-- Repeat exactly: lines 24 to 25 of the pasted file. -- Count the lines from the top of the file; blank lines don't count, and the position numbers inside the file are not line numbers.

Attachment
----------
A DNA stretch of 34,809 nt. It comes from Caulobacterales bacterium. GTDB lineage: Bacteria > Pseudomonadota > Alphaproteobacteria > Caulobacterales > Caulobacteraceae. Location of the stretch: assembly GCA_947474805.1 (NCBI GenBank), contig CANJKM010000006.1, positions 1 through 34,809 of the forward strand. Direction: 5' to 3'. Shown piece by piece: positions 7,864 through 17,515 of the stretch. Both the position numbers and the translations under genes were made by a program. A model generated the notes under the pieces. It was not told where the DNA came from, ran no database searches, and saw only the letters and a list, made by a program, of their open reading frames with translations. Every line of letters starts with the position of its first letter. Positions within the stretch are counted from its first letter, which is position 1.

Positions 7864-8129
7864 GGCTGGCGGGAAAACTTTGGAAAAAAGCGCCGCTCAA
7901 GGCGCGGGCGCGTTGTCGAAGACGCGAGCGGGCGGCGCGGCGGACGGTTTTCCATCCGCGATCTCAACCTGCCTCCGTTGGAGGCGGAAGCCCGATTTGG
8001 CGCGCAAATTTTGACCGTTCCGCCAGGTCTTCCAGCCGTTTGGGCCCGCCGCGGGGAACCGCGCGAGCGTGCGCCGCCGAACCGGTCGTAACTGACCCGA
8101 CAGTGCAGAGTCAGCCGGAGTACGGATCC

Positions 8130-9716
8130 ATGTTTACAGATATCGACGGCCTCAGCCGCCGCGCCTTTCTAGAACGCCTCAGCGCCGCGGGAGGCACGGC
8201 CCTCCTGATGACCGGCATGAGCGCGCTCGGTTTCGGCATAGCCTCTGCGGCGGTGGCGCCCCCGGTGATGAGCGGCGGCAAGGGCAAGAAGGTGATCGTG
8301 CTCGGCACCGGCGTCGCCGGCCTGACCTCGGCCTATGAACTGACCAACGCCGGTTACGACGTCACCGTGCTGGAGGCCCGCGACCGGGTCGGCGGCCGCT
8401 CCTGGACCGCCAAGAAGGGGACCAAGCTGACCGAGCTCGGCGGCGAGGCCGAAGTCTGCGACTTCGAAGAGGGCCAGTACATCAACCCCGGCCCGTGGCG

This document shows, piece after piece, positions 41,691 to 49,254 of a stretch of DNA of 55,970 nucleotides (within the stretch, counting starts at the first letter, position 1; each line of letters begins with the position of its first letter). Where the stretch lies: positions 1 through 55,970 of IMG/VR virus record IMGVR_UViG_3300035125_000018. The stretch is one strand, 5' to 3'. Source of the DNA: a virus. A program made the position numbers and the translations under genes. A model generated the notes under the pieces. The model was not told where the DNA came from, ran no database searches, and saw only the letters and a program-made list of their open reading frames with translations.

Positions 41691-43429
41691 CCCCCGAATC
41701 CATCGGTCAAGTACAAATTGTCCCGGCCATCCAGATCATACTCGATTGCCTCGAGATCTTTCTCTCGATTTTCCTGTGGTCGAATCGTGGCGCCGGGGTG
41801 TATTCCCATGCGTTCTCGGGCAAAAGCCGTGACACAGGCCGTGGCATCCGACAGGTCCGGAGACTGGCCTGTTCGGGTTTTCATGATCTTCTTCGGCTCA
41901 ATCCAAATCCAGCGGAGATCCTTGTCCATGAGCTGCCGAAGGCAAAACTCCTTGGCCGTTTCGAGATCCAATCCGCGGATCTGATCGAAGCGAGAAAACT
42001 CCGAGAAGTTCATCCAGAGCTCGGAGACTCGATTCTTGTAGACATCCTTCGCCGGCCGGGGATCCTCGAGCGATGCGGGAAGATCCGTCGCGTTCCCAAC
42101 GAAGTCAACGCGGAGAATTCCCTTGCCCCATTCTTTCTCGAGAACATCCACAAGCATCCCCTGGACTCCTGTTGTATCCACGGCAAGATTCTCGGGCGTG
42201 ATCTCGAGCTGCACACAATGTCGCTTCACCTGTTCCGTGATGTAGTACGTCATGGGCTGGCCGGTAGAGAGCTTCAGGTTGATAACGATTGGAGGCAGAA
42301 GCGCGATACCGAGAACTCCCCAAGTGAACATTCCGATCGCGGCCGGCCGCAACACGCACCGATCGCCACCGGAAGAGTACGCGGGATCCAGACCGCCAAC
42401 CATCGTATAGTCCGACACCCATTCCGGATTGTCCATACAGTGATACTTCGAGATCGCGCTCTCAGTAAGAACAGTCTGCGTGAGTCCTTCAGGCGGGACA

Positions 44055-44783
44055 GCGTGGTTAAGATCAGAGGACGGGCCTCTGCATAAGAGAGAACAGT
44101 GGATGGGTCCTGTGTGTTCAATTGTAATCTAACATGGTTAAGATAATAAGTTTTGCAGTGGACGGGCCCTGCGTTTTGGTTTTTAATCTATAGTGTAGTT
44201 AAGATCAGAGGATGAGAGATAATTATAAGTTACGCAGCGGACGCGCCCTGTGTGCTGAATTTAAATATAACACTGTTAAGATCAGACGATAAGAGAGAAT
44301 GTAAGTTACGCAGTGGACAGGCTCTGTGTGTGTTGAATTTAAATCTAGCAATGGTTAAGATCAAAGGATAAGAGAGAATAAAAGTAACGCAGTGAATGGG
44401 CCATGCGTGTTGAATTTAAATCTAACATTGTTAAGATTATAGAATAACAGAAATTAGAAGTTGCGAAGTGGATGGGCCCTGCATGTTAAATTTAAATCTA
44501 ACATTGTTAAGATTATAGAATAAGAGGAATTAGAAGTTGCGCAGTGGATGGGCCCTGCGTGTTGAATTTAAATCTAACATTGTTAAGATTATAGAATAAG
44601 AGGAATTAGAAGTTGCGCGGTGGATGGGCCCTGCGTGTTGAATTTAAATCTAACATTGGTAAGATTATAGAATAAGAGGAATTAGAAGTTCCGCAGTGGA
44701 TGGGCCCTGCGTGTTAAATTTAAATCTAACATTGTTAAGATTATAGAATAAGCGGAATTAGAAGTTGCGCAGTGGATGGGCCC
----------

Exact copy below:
44055 GCGTGGTTAAGATCAGAGGACGGGCCTCTGCATAAGAGAGAACAGT
44101 GGATGGGTCCTGTGTGTTCAATTGTAATCTAACATGGTTAAGATAATAAGTTTTGCAGTGGACGGGCCCTGCGTTTTGGTTTTTAATCTATAGTGTAGTT